Garrett asked using LinkedIn for B2B sales, or for trying to promote the brand’s content because it’s targeted B2B. “What does that strategy look like, and how specifically do you advise B2B company employees to represent on LinkedIn?”

“I myself am an ambassador for Adobe,” Goldie begins, by way of example. “I’m the only one, I think, who represents them both on the creative side and also on the B2B enterprise solutions side.”

She says as an ambassador, these are two very different things.

“I’m creating very different content for the two different sides.”

She says on the B2B side, 

“I think a lot of it is focusing on the relationships behind a B2B buyer, which is still a person or a team. The people who hold the purse strings. The people who control the budget. It’s still a person.”

Goldie shares that she recently got a message from someone who was posting TikTok videos of their cat on LinkedIn. 

“They’re getting quite a few views on it, and they wanted to ask me how to amplify those views even more. Now, this makes me nervous to hear this, for someone who wants to get a job in specifically B2B, because you’re probably getting recruiter views.

But are those recruiters actually messaging you to hire you for a job? Honestly, frankly, no, right? They’re probably attracted to that content because it’s really fun and interesting and not like LinkedIn, but they also might not be taking that person super seriously.”

She says the same thing is true of B2B marketing.

“We want to strike that balance between having fresh content but also being serious because at the end of the day you’re not going to spend millions of dollars on a solution if you’re seeing that person that’s selling the solution is just posting TikTok videos of their cat all day long.”

Dry content vs. entertaining content

On the flip side, it’s very easy to overcorrect and go too dry on LinkedIn.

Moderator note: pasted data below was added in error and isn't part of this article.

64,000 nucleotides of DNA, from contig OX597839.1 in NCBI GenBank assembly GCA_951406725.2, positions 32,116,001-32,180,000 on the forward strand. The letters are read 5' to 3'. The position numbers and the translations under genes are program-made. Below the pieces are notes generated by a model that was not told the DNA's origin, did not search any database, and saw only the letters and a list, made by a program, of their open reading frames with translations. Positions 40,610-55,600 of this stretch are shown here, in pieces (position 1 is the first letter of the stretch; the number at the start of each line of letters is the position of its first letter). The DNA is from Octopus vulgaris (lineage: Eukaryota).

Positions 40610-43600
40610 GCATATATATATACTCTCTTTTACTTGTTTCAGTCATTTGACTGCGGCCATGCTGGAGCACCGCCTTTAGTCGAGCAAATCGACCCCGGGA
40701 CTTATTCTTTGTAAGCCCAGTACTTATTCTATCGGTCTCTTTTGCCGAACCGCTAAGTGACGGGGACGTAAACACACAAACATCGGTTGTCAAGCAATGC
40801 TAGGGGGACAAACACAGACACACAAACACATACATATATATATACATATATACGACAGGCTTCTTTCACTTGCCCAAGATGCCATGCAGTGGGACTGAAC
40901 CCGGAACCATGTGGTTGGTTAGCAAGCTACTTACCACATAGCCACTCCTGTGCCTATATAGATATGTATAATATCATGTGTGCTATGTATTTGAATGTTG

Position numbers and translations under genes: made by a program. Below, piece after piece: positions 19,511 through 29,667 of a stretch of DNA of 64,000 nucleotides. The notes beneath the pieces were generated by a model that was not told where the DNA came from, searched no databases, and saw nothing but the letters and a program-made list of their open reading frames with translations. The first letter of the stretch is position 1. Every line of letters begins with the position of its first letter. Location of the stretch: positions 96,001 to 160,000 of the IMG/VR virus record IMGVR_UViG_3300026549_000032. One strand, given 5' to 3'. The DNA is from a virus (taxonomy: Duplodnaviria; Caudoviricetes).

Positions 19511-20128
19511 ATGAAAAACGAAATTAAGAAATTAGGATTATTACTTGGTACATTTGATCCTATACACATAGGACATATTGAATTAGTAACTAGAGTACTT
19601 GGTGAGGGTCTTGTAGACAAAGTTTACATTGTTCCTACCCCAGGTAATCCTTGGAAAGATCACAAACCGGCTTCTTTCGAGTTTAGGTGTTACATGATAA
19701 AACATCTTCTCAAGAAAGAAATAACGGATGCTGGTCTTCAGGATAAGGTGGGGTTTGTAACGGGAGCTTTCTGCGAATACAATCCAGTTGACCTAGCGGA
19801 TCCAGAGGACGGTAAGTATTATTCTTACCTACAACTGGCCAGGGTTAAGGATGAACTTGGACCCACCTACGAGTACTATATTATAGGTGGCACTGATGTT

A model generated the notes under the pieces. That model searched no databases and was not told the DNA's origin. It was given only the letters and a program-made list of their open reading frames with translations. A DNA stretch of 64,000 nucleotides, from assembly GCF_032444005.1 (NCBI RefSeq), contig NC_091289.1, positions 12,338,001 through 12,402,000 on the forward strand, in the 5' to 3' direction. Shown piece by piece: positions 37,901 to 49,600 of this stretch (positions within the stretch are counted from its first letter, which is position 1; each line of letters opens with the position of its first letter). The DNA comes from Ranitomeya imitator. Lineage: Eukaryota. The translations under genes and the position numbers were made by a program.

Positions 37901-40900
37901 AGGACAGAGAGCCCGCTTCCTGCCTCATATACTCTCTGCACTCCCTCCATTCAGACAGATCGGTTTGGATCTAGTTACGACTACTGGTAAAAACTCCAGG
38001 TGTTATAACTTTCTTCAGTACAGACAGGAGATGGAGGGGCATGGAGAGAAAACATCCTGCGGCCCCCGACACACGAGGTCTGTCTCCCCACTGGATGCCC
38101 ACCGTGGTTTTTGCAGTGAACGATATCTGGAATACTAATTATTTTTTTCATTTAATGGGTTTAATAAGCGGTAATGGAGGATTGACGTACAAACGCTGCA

“I always think about it as two bars,” Goldie says. “There’s entertainment and there’s education. Now, on other platforms, you can push entertainment all the way to the very top. In fact, it’s optimal for a platform like YouTube.”
But on LinkedIn?
“It’s always better to have a balance between educational content and entertaining content. So it should of course not be the world’s most dry white paper. I see so many people uploading white papers with zero explanation on LinkedIn, and that’s not great either. Because nobody’s going to read that white paper.”
She contrasts this with content that’s entertaining, yet inappropriate for the platform.
“If you could do a balance of something that shows has thought leadership, is educational but also entertaining, that’s when you’ve won. So you wanna make sure this is always in balance.”
Goldie gives an analogy.
“I think a lot about cooking and a lot about balancing flavors in a meal, especially a savory meal, adding in just the right amount of spice so that it becomes a hot wings challenge of a piece of content for someone to consume. You want to make it just edible enough. Show your expertise, but add in your personality. But keep it within certain boundaries.”
As an example:
“You might post a really fun team meeting where everyone wears fun hats, or where you guys talked about something a little bit off-brand. All of that is totally appropriate for a platform like LinkedIn.”

The current ‘normal’ for posting content

Garrett asked about the challenges of getting good content done during the pandemic.
“I think you get a get-out-of-jail-free card for your content right now because everyone is tired.”
So she cautions against really dense content, including super-long videos. 
“Adding in more flavor than you normally would during 2020.”
Yet she says you should already be looking ahead to 2021 and 2022. 
“2020 is almost over. We don’t know what 2021 will look like. We’re thinking 2022 is a return to somewhat normalcy, and you can plan for that more.”
She says if you’re a brand looking to use your employees as ambassadors or to bring in ambassadors in general, to ask yourself what the main goals of you doing this are.